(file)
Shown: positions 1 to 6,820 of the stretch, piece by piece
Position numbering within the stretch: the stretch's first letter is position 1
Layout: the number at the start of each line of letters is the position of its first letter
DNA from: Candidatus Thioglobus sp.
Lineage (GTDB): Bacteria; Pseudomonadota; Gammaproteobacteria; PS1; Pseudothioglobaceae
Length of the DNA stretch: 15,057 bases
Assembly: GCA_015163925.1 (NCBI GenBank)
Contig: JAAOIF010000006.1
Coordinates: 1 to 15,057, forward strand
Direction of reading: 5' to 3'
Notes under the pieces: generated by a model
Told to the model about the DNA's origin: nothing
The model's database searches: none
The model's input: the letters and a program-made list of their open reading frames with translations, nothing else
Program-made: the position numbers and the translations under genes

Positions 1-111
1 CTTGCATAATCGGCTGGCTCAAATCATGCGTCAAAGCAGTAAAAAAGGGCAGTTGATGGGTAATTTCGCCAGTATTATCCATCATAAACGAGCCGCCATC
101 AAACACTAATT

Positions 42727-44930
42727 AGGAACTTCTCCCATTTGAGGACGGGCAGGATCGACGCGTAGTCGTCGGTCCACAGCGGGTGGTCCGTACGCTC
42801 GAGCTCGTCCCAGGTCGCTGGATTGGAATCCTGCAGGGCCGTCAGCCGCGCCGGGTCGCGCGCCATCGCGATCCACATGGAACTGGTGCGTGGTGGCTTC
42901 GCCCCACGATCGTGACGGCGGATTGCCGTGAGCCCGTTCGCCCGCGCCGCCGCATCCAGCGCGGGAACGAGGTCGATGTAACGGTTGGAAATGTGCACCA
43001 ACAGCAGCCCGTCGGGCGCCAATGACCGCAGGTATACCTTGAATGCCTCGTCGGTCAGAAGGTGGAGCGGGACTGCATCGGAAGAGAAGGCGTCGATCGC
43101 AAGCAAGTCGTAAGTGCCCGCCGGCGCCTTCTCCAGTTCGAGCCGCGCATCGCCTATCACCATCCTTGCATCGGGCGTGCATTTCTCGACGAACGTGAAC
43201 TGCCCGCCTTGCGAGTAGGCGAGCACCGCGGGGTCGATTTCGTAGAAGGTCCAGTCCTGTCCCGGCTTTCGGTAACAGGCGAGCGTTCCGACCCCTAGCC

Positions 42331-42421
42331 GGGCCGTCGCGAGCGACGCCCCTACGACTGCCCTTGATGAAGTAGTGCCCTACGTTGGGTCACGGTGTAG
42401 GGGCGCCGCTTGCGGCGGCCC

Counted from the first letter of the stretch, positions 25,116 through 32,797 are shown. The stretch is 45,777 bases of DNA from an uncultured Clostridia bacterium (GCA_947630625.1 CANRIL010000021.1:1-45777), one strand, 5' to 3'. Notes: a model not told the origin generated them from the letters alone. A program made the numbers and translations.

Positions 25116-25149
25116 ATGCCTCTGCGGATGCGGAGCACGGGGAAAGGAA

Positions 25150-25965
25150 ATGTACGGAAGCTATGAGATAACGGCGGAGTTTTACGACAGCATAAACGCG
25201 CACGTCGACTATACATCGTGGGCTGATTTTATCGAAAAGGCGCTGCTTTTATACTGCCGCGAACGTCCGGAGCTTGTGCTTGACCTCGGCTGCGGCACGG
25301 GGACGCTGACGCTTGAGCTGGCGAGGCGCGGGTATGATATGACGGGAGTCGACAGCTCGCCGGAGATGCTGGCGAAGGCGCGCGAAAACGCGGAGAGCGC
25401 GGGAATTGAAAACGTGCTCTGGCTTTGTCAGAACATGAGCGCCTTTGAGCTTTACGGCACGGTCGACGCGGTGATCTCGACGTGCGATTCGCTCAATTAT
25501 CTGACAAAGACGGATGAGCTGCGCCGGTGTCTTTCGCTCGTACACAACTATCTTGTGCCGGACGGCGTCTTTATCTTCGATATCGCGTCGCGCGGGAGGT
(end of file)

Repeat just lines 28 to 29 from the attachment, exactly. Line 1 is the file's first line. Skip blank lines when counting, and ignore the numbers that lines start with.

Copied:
42401 GGGCGCCGCTTGCGGCGGCCC

Counted from the first letter of the stretch, positions 25,116 through 32,797 are shown. The stretch is 45,777 bases of DNA from an uncultured Clostridia bacterium (GCA_947630625.1 CANRIL010000021.1:1-45777), one strand, 5' to 3'. Notes: a model not told the origin generated them from the letters alone. A program made the numbers and translations.